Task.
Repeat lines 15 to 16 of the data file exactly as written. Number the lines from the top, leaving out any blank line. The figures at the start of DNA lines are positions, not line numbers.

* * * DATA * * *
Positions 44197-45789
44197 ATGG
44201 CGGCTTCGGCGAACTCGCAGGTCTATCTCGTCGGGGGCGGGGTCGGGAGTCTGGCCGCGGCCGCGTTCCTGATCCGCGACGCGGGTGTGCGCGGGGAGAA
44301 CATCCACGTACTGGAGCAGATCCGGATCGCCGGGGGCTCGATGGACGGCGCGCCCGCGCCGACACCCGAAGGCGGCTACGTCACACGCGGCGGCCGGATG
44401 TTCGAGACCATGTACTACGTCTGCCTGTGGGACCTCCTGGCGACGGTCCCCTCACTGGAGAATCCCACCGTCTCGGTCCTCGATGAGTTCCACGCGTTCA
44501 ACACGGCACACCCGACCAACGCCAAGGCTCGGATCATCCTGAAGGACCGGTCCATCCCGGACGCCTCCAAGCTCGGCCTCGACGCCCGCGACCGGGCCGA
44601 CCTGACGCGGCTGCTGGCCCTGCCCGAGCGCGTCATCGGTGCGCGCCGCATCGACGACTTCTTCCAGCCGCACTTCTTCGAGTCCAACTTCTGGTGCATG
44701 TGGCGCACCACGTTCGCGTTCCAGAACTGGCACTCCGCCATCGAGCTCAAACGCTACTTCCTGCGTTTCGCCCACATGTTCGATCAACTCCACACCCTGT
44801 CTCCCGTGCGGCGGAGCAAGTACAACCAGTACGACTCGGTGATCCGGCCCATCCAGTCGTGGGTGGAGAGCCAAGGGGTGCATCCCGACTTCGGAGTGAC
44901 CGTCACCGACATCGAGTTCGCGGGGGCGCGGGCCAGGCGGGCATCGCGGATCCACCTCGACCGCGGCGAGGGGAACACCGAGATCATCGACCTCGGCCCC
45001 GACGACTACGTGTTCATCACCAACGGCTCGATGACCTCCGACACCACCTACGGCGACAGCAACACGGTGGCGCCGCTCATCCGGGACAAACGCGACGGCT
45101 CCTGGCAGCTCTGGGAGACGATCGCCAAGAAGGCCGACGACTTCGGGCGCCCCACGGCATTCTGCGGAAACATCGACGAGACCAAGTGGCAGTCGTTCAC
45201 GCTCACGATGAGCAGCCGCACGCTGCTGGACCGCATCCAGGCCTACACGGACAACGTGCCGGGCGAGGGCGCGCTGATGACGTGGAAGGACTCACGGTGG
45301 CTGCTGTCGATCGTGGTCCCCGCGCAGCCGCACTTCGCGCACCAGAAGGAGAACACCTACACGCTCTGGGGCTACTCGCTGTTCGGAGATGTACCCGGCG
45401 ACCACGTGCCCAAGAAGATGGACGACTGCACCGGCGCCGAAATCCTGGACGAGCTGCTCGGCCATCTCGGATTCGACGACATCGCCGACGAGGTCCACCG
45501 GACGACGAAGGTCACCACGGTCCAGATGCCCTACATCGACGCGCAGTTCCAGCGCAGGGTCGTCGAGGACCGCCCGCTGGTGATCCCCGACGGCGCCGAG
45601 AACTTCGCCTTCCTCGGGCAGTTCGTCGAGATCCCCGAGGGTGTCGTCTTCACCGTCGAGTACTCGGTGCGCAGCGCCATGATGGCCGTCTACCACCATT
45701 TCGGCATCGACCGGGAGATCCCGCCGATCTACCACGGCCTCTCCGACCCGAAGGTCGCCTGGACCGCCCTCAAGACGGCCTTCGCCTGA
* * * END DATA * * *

45401 ACCACGTGCCCAAGAAGATGGACGACTGCACCGGCGCCGAAATCCTGGACGAGCTGCTCGGCCATCTCGGATTCGACGACATCGCCGACGAGGTCCACCG
45501 GACGACGAAGGTCACCACGGTCCAGATGCCCTACATCGACGCGCAGTTCCAGCGCAGGGTCGTCGAGGACCGCCCGCTGGTGATCCCCGACGGCGCCGAG